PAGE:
Long notes and unhappy patients.

A patient of mine saw a cardiologist recently.

His previous cardiologist has retired. The patient had a cardiac bypass in the past, he has a stent, he has known coronary heart disease and he’s in the young half of my practice. That is, under 60.

He had not seen a cardiologist for 2-3 years because he had a work injury, worked with Labor and Industries, the case was closed, he couldn’t go back to work, he found a lawyer. He lost his regular health insurance along with the job, so couldn’t see the cardiologist.

The L & I case is reopened. A physiatrist recommended specific treatment that was not done, and that allowed the case to reopen.

The specific treatment center then notes that he has heart disease and that he needs clearance from a cardiologist. I set him up with a new cardiologist.

“How was the visit?” I ask.

He shrugs. “The staff was nice.”

“I have the note.”

“The cardiologist spent under ten minutes with me. It was clear that she was rushed. She did not seem very interested. It was difficult to get my questions answered.”

“Her note is six pages.”

He snorts. “Great that she could get a six page note out of that visit.”

“Do you want a copy?”

“No.”

He is cleared for the specific treatment.

I have no doubt that the cardiologist spent more than 6-8 minutes on his visit and his note. But not in the room. Other people are entering the information filled out in the waiting room, medicines, allergies, past medical history, family history. Hopefully the cardiologist is reading my note and letter. But the problem is, doctors aren’t doing it in the room. So the impression left with the patient is that we spend 6-8 minutes on their visit, we are late, we are rushed. Doctors are looking at data. They are not listening to patients.

Medical Economics, a journal that arrives without me asking for it, says over and over that we need more physician “extenders”, that we need to have people doing the data entry, people doing the patient teaching, more people and machines….No. They are wrong. We need LESS barriers between us and the patients, not MORE. We need more time with patients. Every single extender we add burns physicians out more, because the salary has to be paid AND more patients seen faster to do that AND we are still ultimately responsible for knowing and reading and absorbing every single piece of information that is placed in that patient’s chart. An extender is NOT an extension of my brain and an extender is another person I have to communicate with and train.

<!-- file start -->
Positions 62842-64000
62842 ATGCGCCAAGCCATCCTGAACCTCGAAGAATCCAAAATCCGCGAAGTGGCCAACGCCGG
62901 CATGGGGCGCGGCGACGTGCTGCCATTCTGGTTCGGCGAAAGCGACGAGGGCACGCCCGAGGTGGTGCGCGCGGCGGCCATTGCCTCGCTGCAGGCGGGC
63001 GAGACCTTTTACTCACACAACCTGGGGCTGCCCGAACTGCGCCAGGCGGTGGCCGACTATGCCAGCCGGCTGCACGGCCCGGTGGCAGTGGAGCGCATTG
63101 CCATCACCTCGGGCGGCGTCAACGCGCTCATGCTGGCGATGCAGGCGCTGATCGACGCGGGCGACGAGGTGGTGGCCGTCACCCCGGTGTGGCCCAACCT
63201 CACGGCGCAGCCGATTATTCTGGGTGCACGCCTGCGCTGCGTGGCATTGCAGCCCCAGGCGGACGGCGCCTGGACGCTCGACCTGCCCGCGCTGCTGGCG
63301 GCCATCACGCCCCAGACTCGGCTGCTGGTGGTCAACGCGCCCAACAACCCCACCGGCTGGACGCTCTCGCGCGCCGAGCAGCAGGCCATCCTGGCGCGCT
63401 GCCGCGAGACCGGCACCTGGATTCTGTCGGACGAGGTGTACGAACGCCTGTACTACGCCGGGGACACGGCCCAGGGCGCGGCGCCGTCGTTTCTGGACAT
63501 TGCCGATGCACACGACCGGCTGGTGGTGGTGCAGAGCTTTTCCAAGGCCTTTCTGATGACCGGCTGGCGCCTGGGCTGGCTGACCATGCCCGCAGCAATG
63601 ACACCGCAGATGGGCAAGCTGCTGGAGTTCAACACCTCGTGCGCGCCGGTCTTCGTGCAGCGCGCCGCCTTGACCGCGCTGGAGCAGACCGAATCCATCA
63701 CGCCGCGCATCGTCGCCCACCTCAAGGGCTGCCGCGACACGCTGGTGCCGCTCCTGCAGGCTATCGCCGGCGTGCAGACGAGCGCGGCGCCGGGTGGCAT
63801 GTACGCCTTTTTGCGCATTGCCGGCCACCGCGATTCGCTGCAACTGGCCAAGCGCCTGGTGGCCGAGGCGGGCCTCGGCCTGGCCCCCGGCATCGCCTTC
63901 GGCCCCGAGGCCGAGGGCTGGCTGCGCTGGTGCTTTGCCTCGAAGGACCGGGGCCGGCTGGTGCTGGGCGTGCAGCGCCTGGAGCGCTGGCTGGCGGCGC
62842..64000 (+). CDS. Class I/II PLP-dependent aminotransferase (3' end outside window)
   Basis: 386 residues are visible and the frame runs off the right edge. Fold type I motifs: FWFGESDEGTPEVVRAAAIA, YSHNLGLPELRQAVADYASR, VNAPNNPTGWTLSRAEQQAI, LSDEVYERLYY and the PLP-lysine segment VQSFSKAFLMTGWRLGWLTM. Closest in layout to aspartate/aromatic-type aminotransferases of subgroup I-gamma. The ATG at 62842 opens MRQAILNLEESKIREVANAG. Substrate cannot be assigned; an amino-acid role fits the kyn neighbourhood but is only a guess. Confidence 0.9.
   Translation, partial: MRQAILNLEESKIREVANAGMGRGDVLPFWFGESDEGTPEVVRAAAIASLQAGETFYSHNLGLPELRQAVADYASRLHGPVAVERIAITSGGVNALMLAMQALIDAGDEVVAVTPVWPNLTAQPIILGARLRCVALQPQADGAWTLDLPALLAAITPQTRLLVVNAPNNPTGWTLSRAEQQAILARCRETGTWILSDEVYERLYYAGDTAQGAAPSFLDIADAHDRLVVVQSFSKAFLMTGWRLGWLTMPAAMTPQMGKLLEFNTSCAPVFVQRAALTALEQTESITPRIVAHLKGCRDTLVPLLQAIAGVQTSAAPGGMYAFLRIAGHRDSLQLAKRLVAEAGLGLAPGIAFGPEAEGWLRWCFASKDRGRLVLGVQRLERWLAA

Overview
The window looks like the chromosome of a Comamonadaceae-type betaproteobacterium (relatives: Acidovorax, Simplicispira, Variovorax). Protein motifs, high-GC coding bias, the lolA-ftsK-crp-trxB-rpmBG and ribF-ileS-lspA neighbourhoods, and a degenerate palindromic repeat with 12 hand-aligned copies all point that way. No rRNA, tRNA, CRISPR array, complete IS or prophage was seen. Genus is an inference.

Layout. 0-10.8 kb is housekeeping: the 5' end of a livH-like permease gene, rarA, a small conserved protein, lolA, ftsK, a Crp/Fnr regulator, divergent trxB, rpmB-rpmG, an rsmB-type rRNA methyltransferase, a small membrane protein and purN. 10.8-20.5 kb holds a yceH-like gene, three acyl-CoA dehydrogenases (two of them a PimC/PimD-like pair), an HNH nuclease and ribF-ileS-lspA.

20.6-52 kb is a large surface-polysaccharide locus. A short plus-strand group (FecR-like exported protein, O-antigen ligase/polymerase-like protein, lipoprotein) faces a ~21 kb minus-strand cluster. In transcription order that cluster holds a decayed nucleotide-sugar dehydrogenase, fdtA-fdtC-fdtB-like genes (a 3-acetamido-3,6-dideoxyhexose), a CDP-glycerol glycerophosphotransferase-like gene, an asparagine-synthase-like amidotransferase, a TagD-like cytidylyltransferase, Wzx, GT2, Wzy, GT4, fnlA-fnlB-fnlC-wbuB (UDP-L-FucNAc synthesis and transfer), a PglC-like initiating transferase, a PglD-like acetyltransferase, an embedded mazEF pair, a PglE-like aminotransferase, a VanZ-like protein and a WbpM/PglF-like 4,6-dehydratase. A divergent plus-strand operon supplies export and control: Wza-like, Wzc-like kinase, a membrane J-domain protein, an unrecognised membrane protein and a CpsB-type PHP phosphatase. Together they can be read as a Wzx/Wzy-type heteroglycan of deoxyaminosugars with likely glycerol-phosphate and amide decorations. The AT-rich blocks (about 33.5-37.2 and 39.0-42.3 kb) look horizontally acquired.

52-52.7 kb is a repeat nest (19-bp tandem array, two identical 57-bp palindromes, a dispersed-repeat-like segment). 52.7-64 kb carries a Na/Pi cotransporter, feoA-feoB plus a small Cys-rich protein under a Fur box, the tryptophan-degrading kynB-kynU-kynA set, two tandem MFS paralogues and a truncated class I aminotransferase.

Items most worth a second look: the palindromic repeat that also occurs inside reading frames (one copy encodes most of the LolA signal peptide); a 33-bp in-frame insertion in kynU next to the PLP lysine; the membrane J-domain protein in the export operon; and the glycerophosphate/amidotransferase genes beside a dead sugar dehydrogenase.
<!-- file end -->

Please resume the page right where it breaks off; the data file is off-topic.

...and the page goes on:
Just. Say. No. to the managers who pile MORE barriers between the physician and the patient. NO.


It just makes me so mad that he lost his health insurance BECAUSE he got injured at work and so then his heart disease goes untreated as well… can’t afford medicines…if he then has a heart attack while uninsured we lifeflight him to Seattle, it costs a fortune, he loses his house and property and then is on medicaid and may end up on permanent disability, and what are the chances he returns to work? The US medical corporate money grubbing is insane. Single payer, medicare for all, make the US great again.

Heart and brain and alcohol, 2018

For the Daily Prompt: infect. Maybe heart and brain health could be an infectious idea…..

Heart disease is the number one cause of death in the US, around 24% of deaths every year. Strokes are fifth most common cause of death at 5%, dementia sixth most common at 3.6%, data here from 2014. Accidents have beaten strokes out for fourth place because of “unintentional overdose” deaths.

I did a physical on a man recently, who said what was the best thing he could do for his health?

“Reduce or better yet quit alcohol.” is my reply. Even though he’s within “current guidelines”. I showed him the first of these studies.

Two recent studies get my attention for the relationship between the heart and the brain and alcohol.

In this study: http://www.onlinejacc.org/content/64/3/281, 79,019 Swedish men and women were followed after completing a questionnaire about alcohol consumption.